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FCC spectrum auction bids approach $20bn

07 марта 2008

The U.S. Federal Communications Commission's closely-watched spectrum auction Thursday showed further signs it is winding down, with just 12 bids recorded in round 168.

As bids approached the $20 billion mark, the watchdog Tuesday moved to speed up the process by transitioning the auction to 'stage 3', which involved shortening the amount of time each round lasts to 15 minutes.

Stage 3 also includes increasing the frequency at which bidding rounds take place to every half hour, and raising the number of rounds to 10 per day.

"The FCC will set the pace of the auction based upon monitoring of the bidding activity and its assessment of the auction's progress," said an official FCC statement.

The move comes less than a week after the FCC attempted to usher on the auction by moving on to stage 2, which increased the number of bidding rounds per day to eight, up from six rounds at the beginning of February.

The total value of the bids has reached $19.58 billion, well above the high end of the FCC's estimate of $15 billion, however just $194,000 was committed by participants in the last round.

So far 1,089 of the 1,099 licences on offer have received provisionally winning bids, with 10 currently remaining in the hands of the FCC.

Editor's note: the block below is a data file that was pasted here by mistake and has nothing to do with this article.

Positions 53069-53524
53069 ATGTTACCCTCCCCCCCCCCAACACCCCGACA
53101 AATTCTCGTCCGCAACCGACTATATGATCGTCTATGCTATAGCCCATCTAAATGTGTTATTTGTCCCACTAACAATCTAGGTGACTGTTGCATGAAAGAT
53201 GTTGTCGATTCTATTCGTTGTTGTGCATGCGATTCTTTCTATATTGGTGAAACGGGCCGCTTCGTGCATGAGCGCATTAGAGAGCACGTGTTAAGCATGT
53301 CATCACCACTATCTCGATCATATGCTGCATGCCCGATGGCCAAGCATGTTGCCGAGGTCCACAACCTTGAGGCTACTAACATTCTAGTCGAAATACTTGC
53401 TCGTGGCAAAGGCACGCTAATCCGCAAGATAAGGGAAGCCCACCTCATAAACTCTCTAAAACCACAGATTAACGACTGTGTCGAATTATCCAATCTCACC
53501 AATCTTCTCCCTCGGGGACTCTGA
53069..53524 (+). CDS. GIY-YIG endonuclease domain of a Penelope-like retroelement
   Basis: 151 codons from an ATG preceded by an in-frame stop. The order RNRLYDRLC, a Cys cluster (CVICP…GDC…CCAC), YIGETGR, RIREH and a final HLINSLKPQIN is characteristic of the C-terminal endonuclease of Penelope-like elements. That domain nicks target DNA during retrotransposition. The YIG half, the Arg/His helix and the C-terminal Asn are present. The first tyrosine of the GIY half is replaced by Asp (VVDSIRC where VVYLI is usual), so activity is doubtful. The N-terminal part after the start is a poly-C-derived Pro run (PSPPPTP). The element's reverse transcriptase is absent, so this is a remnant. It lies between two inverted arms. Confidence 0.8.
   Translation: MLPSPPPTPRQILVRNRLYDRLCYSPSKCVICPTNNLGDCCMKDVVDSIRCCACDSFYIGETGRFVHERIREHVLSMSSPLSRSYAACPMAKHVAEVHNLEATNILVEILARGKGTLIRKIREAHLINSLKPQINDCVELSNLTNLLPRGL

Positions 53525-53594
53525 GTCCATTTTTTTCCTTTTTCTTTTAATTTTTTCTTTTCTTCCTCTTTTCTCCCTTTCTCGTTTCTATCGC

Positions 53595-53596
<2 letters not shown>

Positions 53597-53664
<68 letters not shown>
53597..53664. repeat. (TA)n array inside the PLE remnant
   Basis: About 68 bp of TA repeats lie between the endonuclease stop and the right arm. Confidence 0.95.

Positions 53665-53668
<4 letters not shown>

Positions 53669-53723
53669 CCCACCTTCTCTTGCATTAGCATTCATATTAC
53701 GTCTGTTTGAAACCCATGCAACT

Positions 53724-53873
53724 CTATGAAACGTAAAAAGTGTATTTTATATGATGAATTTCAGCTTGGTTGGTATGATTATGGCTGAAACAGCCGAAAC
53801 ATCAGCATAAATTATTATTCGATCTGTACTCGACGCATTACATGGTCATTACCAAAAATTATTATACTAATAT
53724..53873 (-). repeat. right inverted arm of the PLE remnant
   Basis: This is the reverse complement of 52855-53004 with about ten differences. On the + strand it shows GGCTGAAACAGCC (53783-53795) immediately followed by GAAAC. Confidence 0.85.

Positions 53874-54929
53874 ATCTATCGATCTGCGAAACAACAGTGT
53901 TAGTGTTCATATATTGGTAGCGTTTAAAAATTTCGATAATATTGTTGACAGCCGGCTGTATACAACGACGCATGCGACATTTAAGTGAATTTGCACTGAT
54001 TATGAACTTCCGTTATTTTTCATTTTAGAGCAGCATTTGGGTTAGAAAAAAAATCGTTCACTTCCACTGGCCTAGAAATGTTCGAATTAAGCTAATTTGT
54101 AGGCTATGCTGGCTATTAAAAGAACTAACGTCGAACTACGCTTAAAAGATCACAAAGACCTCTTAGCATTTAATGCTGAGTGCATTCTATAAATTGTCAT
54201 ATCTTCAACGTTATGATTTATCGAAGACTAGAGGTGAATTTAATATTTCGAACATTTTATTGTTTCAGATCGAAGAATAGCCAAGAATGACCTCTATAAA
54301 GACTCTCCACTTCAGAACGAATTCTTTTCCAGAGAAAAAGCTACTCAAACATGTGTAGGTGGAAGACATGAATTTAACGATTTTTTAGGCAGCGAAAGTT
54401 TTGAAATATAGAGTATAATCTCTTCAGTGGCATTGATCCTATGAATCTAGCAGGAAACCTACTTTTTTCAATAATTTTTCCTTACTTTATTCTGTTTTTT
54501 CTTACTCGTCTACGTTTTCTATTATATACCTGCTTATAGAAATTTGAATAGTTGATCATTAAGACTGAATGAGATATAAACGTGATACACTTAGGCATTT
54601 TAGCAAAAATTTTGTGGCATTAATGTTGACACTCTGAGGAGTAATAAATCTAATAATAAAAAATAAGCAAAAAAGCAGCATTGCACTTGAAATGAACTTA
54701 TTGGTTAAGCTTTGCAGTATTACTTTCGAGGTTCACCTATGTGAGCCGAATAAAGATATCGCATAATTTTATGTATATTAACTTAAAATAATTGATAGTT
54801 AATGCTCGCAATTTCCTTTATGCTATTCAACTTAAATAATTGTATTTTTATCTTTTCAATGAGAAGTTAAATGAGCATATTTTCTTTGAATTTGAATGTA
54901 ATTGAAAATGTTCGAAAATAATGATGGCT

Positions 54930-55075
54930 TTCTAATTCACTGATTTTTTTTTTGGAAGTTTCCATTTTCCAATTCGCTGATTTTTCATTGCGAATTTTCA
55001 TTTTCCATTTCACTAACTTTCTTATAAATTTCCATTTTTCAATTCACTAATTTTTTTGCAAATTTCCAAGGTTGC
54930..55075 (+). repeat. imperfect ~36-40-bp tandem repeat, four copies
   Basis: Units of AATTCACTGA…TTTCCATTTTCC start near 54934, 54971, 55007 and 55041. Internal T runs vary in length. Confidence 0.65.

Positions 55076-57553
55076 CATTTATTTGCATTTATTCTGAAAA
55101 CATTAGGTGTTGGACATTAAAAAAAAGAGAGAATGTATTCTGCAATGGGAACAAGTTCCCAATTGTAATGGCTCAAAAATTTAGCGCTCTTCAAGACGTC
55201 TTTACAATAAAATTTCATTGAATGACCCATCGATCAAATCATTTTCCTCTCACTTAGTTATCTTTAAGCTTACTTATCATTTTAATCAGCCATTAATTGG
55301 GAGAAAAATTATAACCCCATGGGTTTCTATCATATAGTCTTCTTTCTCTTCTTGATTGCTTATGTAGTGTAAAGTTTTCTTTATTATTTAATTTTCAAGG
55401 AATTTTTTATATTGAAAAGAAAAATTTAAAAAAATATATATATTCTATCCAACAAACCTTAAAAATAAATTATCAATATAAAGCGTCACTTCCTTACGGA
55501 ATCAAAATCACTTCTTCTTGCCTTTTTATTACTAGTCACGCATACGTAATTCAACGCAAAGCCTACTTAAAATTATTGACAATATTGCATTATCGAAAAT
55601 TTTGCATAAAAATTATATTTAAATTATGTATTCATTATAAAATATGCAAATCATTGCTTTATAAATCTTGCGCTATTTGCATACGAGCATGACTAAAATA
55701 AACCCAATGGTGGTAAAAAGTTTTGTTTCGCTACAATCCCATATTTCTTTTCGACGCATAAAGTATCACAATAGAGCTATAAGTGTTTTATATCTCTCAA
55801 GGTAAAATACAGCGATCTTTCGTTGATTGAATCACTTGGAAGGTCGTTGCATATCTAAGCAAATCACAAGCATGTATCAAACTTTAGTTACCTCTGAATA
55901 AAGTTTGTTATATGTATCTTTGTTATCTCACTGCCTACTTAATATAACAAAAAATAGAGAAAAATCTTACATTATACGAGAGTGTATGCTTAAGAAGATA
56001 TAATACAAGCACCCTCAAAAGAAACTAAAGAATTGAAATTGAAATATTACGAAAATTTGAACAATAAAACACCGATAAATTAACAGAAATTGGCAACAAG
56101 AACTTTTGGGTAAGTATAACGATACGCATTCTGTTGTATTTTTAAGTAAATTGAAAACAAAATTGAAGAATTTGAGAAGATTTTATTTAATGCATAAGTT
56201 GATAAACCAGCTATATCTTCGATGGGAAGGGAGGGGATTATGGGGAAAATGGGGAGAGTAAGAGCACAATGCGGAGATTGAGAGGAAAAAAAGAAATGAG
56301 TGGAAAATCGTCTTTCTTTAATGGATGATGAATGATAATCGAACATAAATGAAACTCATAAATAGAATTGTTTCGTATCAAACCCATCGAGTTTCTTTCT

Bids on the two national licences, C-Block and D-Block, were unchanged in the most recent round. In fact, no more bids for C-Block have been submitted since it reached $4.71 billion, breaching the FCC's $4.6 billion threshold for the application of open access conditions.

The controversial D-Block licence, which stipulated that the licensee build out and share a wireless network with emergency services, has still received just one $472 million bid throughout the whole process.

The FCC placed a reserve of $1.3 billion that would have to be reached in order for the 10 megahertz chunk of D-Block spectrum to be awarded.

Frontline Wireless, the only realistic bidder for the licence, withdrew from the auction before it even started because it lacked the capital to meet the regulatory requirements.

Still, FCC chairman Kevin Martin in February talked up the progress of the airwave sale.

"This is an important transformation in the wireless industry," he told a recent press conference.

However, Martin did not detail any plans the FCC might have in the event D-Block remained unsold.

Auction 73 is being closely watched following widespread talk that Internet giant Google was planning to participate in the auction.

Yet the FCC ruled that the identities of the bidders will remain anonymous until the close of the auction, a decision that has led to intense speculation of who exactly will emerge victorious.

It is widely accepted that only the country's big players, such as Verizon Wireless or AT&T, have the experience and the resources to submit a large enough bid, and meet the watchdog's requirements.

In total the FCC is auctioning 62 MHz of spectrum in the 700 MHz band, which will be a made available when U.S. TV broadcasters next year switch from analogue to digital.

Источник: Total Telecom

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